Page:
23rd March until 24th June 2018
Van Gogh is arguably one of the most celebrated and beloved Western artists in many parts of the world with Japan not being an exception. He is known for drawing inspiration from his collection of Japanese woodblock prints (ukiyo-e prints) produced in the Edo period (1615-1868). He often referenced these prints in his paintings by copying and adapting elements from the Edo period examples.
Van Gogh and Japan exhibition demonstrates how Japanese woodcut prints influenced the Dutch artist and showcases around 60 of the artist’s paintings together with Japanese woodcut prints. Influenced by Impressionism during his stay in Paris, Van Gogh was also captivated by the Japomisme movement that swept through Paris and beyond largely in the 1880s. A painting featured in this exhibition, titled ‘Courtesan (after Eisen)’ is said to be his attempt at copying a woodblock print titled ‘Oiran (Courtesan)’ illustrated by an ukiyo-e artist Keisai Eisen (1791-1848). The latter appeared on the front cover of a magazine called Paris Illustre published in May 1886. This was a special feature issue on Japan, in which Hayashi Tadamasa, a prominent Japanese art dealer in Paris, introduced various aspects of Japan to the French speaking audience. These included topics ranging from history to culture, from climate to religions, and, without exception, Japanese art, which would have attracted many readers including Van Gogh at that time.
Van Gogh and Japan is a touring exhibition and has attracted many visitors already. Initially opened at the Hokkaido Museum of Modern Art, the exhibition travelled to the Tokyo Metropolitan Museum and finished its Japan tour at the National Museum of Modern Art in Kyoto. This tour will conclude in Amsterdam.
Art Capital: Art for the Elizabeth Line
Whitechapel Gallery, London
Now until 6th May 2018
Yayoi Kusama. Her name is as ubiquitous as the millions of dots she has placed on her artworks. This energetic avant-garde artist, still active at the age of 89, seems unstoppable. Prolific and full of vitality, she seems dismissive of the idea of slowing down.
The recent big news is the announcement that she is named as one of nine artists to be commissioned by Crossrail to create major public art installations in London. The works will be unveiled in December 2018 to celebrate the opening of the new rail line, Elizabeth Line. The work proposed by Kusama will be her first permanent installation in the UK. It is not her iconic colourful pumpkin-shaped object with polka-dots, but instead, draws on her more recent theme of ‘infinity’ found most explicitly in her Infinity Mirror. The mirror and light based work translates her infamous polka-dots into an immersive, sensory experience. Yayoi Kusama’s sculptural concept for Crossrail, together with maquettes and works by other eight artists, is currently on show at the Whitechapel Gallery in London at the special exhibition entitled Art Capital: Art for the Elizabeth Line.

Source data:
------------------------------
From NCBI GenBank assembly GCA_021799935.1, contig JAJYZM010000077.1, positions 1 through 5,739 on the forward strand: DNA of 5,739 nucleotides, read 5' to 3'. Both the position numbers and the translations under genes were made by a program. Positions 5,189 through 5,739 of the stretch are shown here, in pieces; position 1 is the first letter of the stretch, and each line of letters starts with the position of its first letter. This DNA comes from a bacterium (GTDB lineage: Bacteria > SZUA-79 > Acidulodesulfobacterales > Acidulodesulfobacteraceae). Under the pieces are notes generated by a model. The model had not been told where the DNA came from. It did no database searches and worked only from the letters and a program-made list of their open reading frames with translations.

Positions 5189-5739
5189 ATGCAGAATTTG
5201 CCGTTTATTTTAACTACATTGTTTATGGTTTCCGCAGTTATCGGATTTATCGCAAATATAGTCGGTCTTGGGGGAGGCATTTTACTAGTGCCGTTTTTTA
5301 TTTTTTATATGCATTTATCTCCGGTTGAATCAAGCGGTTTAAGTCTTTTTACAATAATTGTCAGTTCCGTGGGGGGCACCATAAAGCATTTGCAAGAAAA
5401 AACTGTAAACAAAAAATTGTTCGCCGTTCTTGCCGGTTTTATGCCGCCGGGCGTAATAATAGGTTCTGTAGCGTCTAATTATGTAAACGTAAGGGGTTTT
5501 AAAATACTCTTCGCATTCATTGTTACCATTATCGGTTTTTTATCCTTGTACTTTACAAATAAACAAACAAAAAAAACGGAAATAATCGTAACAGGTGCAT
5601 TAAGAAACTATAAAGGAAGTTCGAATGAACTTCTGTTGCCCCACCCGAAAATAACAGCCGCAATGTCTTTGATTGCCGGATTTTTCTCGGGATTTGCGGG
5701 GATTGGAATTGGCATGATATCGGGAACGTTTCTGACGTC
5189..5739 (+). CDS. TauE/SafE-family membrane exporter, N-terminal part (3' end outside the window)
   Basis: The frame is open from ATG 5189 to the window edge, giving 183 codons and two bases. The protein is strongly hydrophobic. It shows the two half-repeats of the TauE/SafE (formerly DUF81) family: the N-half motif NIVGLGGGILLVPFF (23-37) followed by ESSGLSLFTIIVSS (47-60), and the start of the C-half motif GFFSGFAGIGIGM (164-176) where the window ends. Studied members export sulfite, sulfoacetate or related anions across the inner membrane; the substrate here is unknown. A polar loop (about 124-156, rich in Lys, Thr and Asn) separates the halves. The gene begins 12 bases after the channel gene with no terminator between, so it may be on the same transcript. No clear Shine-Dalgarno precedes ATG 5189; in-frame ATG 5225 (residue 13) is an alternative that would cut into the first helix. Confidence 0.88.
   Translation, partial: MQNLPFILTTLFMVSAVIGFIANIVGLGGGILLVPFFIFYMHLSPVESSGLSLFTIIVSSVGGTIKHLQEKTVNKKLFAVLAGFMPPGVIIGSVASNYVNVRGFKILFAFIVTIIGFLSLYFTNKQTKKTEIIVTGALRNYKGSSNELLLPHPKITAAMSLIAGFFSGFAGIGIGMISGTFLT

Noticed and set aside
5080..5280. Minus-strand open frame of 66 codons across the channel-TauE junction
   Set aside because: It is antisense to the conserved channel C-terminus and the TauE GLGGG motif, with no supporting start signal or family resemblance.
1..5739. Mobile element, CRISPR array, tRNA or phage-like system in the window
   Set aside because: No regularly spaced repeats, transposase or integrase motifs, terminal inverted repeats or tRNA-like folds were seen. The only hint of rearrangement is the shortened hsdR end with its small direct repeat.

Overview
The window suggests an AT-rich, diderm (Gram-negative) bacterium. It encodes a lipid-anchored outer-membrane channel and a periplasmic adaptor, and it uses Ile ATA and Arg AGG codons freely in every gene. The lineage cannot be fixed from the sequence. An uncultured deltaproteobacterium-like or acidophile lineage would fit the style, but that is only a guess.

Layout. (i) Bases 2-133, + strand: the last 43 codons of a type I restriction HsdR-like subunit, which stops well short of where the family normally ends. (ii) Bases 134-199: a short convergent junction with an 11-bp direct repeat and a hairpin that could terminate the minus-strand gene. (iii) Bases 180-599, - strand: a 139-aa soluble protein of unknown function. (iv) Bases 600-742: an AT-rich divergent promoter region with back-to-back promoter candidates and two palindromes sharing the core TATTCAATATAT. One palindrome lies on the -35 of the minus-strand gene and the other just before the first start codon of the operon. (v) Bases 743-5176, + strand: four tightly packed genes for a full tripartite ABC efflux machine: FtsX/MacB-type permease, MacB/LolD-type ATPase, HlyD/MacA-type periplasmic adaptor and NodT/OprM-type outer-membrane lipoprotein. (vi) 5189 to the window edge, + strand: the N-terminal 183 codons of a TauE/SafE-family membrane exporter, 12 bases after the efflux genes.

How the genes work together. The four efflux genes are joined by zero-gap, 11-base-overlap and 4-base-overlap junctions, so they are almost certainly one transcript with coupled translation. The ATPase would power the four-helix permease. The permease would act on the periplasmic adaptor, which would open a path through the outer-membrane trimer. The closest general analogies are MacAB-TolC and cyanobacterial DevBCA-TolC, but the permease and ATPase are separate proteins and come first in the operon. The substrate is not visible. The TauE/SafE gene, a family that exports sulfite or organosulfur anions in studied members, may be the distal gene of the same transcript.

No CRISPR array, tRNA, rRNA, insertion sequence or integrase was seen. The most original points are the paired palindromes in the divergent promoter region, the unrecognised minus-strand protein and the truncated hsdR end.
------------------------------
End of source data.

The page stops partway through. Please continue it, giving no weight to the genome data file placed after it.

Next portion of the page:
Kusama is no stranger on the exhibition circuit. She opened her own museum in Tokyo just less than 6 months ago. Exhibitions about Kusama are almost always taking place somewhere in the world. For example, she currently has a two-year touring exhibition entitled Yayoi Kusama: Infinity Mirrors in North America, which started at the Hirshhorn Museum and Sculpture Garden almost year ago and is currently on at the Art Gallery of Ontario. This exhibition will then conclude at the High Museum, Atlanta in February 2019.
Her public art for Crossrail will be installed at the new London Liverpool Street’s Elizabeth Line station at Broadgate. From next year onwards, if you are visiting Norwich from London Liverpool Street station, note that Yayoi Kusama’s installation will be a mere stop away and worth admiring before boarding the train to Norfolk.
All the exhibition details and publication information introduced here and more on what is happening in and outside Japanese arts and culture can be found on the comprehensive research database, developed by the Tokyo National Research Institute for Cultural Properties, known as Tobunken. As a research partner of Tobunken, the Sainsbury Institute contributes by providing resources to gather information and add data on Japanese art exhibitions taking place outside of Japan and publications in English.
The new feature has been added to the Tobunken Database recently. Exhibitions and film festivals taken place outside of Japan are now searchable by keyword.
Miwako Hayashi Bitmead
Japanese Arts Database Officer